Gaming Guild hosts annual festival, provides “necessary community space”

The argument made by some Denisonians that there are few to no fun things to do on campus on the weekends other than partying or drinking is flimsy at best. Though the point can be made that many club events and speakers fall during the busy, homework-filled school week, this is not the case for the Denison Gaming Guild, which held its annual BADOGRE event this past Saturday, Nov. 16.

BADOGRE, which stands for “Big Awesome Day Of Gaming, Role-playing and Eating,” is an important fixture of the Gaming Guild’s yearly activities and has been since the early years after the Guild’s founding fifteen years ago, says Guild member Peter Hurford ‘14, a political science and psychology double-major from Cincinnati, Ohio. Each BADOGRE consists of a day of member-led programming, ranging from campus wide Easter Egg Hunts to conference room set “one-shot” RPG (Role Playing Game) experiences. This year’s programming schedule stretched from noon to well into Sunday morning and included such events as a Hungry Hungry Hippos tournament and some organized forays into the Game of Thrones Card Game.

For those students who may only have caught wind of Gaming Guild from the various BADOGRE advertisements posted around campus, the Denison Gaming Guild is a student organization that brings together lovers of games of all forms, from the various contemporary offshoots of “Dungeons and Dragons” to the resource-management-centric “Settlers of Catan.” Throughout any given week, Gaming Guild members gather in small groups for independently scheduled role-playing-games (RPGs), and for games of Epic Duels, but the highlight of many a guilder’s week is definitely Game Night, which takes place on Saturdays, from 7pm until people decide to go home. Every Saturday that students are at school, the Guild hosts a Game Night, during which students gather, mostly on the second floor of Burton Morgan, to socialize, strategize and occasionally deliberate over games of Werewolf, a fantastical variant of Mafia.

Though a cursory glance at the Guild’s Facebook events may send the message that the Gaming Guild is a tight knit community, complete with its share of inside jokes and idiosyncratic leadership positions—in lieu of president and V.P., the group elects a Greater Poobah and Lesser Poobah each election cycle—the Guild is nothing if not inclusive. Whether you bought and tore into Pokémon X or Y on launch day or you enjoy the occasional game of Munchkin, there’s a place in the Guild for you.

Though the group’s dynamism and currency with gaming trends keeps it from feeling archaic, the Gaming Guild isn’t a recent edition to campus. Founded in the late nineties as an organization that facilitated the playing of tabletop RPGs, the Guild has grown over the past decade into the diverse, communal organization it is today. Even in the past four years, the Gaming Guild has undergone something of a “paradigm shift,” says Quentin Acord ‘14, a cinema major from Winfield, W. Va. who currently serves as the Guild’s Greater Poobah.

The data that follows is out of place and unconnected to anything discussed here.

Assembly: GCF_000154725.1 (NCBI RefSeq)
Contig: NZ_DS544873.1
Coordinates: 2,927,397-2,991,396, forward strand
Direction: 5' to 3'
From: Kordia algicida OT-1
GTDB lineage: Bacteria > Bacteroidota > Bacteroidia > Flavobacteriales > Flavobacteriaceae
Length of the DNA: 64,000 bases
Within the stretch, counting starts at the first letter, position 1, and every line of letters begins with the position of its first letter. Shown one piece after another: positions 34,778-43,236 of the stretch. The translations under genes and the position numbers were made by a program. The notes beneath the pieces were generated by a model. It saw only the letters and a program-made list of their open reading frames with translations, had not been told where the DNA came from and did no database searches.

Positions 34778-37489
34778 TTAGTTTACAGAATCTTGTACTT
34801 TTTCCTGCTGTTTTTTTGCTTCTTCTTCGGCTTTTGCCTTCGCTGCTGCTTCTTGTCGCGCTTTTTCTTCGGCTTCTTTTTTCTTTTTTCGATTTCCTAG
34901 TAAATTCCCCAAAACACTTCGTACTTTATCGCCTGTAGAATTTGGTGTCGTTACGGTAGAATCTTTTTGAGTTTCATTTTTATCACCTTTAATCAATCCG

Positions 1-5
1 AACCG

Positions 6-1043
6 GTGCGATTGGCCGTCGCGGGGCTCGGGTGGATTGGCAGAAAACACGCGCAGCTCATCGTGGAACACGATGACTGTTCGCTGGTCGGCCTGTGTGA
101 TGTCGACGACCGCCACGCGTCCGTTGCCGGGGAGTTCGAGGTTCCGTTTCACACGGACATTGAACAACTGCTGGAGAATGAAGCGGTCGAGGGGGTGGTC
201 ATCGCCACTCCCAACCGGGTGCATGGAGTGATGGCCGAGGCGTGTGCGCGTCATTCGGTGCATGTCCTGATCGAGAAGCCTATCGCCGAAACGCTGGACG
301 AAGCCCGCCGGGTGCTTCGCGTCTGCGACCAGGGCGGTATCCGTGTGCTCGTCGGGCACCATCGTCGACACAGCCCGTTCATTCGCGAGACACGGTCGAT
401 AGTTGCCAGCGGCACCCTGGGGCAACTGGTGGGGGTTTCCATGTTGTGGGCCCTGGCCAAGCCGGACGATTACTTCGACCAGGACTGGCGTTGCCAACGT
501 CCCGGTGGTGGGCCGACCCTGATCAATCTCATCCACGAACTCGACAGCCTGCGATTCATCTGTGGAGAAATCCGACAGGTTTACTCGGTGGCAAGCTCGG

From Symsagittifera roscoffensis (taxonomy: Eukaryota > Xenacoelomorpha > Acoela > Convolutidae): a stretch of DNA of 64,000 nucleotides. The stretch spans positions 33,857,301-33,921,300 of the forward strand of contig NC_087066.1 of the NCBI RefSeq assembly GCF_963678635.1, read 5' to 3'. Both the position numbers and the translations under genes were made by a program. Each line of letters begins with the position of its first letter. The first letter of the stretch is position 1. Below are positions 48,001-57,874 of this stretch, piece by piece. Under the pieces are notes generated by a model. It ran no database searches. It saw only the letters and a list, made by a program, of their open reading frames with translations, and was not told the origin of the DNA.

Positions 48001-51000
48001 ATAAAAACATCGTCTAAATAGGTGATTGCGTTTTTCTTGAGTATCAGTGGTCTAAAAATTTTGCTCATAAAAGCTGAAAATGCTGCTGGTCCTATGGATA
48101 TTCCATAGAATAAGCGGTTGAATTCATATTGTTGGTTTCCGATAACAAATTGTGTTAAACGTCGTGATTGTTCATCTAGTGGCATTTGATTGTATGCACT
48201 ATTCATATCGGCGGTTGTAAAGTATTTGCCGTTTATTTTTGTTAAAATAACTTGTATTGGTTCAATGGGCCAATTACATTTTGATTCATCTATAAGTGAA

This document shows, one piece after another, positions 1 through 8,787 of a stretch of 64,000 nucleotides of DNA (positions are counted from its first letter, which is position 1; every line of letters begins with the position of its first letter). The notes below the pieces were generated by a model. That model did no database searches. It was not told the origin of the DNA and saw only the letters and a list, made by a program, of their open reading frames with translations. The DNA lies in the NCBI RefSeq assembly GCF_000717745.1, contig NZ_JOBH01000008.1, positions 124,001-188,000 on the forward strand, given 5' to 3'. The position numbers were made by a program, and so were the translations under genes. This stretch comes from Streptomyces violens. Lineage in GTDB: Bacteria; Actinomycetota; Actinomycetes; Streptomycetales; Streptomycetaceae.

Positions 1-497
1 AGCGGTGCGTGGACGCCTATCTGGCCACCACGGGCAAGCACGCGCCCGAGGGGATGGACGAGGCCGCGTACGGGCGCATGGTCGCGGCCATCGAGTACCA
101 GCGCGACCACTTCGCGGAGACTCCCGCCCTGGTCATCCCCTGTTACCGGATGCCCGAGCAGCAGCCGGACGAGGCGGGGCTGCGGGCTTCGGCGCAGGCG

“When we were freshmen, the guild was mainly about RPGs and board games were a side thing. Now games are the main focus of the guild events,” says Acord, referring to the vast library of games amassed by the Guild in the past few years. Acord is nonetheless pleased with the massive growth the organization has seen during his time at Denison, some of which has been precipitated from this greater emphasis on pick-up-and-play games. For students who “don’t want the rowdy party atmosphere,” Acord says the Gaming Guild provides a “really necessary community space.”

One student for whom the Guild has played an instrumental role in his experience is Daniel Carlson ‘14, an English and religion double-major from Cleveland, Ohio. “My first few weekends freshman year were spent awkwardly attempting to be like someone I wasn’t at parties or by myself on the computer, so finding a place to hang out with other people with similar interests [was] just wonderful.”

On a campus often criticized for a culture centered on close-quarters, alcohol-centric dorm parties, the Gaming Guild may serve a unique function for a large, though mostly quiet portion of the student body. Indeed, speaking about the impact of the Guild on his Denison experience, Carlson says, “It has made it all the more wonderful. Most of my friends have ties to the Guild. Even ignoring its significance in my freshmen year as helping me meet people, it is still a great place in which I can unwind and be myself.”